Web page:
My wife wanted our strawberry plants to be in a raised bed (which does make them easier to pick), but I’ve struggled to come up with any ideas that weren’t going to cost an arm and a leg to set up. In the short term therefore I have scavenged the wood previously used for the sides of the beds in the polytunnel before I converted it to no dig beds and combined with a few other bits and pieces I have built a no dig raised strawberry bed.
In old money (because that’s how the timber was sized) the bed is nine feet long by two foot six wide by two foot high (about 2.75m x 75cm x 60cm in this new-fangled metric stuff). I lined the sides with some old plastic animal feed bags to try to help prevent the moisture from the soil inside rotting the timber away too fast, and then filled about three quarters or perhaps a shade more of the depth of the bed with soil.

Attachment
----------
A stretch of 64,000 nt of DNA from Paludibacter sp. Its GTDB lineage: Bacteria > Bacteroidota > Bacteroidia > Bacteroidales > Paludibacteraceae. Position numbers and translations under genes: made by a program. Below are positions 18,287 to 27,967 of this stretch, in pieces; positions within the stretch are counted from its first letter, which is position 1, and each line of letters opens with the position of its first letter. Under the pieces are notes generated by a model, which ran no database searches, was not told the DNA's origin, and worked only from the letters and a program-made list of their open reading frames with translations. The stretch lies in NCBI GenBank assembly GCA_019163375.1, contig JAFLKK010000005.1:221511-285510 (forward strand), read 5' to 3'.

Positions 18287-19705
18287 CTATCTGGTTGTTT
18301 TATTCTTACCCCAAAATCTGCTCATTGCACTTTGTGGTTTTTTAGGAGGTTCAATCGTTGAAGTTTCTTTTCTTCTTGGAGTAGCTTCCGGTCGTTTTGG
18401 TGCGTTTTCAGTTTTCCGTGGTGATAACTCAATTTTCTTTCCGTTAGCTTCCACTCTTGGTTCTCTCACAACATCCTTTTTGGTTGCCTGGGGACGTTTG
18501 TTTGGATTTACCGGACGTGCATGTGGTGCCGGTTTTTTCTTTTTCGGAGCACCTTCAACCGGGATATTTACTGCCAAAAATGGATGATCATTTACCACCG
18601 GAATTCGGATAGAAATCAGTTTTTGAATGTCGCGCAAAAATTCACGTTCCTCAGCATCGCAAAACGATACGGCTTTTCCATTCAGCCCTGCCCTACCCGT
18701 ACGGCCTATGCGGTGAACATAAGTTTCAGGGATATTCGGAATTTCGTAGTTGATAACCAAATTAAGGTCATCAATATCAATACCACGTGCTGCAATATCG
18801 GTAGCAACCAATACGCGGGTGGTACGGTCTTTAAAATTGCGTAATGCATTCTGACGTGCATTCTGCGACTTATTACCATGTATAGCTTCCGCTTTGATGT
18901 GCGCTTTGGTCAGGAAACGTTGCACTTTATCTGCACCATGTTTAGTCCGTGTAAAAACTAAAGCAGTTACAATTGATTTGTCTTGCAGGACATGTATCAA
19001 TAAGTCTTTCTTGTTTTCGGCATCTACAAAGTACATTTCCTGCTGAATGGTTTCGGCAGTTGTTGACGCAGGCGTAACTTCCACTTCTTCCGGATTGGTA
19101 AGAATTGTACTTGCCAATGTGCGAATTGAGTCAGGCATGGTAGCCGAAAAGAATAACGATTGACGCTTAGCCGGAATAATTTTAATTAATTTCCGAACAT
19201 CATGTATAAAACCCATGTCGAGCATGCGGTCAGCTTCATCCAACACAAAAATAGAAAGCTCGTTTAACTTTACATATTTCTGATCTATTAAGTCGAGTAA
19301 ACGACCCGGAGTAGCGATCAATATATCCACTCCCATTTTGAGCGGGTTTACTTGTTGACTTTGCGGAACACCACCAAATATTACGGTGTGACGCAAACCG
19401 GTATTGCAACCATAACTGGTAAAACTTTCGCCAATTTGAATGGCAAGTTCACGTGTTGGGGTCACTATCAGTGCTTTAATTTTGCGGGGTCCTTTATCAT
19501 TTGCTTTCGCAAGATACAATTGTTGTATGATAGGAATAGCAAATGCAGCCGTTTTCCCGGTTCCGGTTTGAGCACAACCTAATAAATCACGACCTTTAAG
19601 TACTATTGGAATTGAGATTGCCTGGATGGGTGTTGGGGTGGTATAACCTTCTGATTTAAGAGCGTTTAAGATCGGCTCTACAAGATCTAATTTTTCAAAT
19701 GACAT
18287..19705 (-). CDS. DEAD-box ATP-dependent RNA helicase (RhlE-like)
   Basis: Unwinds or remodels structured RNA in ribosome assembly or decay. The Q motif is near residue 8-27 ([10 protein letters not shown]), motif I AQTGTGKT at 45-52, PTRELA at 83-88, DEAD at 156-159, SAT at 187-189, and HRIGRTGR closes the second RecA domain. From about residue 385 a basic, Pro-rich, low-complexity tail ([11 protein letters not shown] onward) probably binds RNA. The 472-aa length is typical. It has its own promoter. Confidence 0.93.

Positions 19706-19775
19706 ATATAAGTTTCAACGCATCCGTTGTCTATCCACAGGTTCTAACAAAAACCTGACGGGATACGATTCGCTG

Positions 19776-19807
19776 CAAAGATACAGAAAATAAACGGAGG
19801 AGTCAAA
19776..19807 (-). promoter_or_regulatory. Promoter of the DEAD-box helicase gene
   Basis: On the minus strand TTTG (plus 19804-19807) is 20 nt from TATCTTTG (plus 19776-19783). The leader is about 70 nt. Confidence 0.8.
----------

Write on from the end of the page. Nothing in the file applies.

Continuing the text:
On top of that I put a layer of cardboard. I don’t think the soil actually has too many weeds in, but it has been sitting outdoors in a heap for a fair while and adding the cardboard surely can’t do any harm.
And finally I spread a layer of green waste compost over the top to fill up the bed (and started sorting out the plants we grew from runners last year).
It’s possible we could have more than thirty plants altogether, which is more than I can reasonably fit into that bed. I hate throwing away perfectly good plants though, so I might have to try to find some other space for growing the remainder. Is there such a thing as too many strawberries?
This bed is actually intended as a bit of a temporary thing, which is one of the reasons for trying to recycle the materials rather than buy anything new. I don’t really have a nice solution for raised strawberry beds that isn’t quite expensive. I’ve seen one or two quite attractive solutions, but from a maintenance point of view they appear to be a complete nightmare and anything using a container where the growing medium isn’t in contact with soil on the ground looks like a pain from a watering/drainage standpoint and probably doesn’t provide much fertility in the longer term.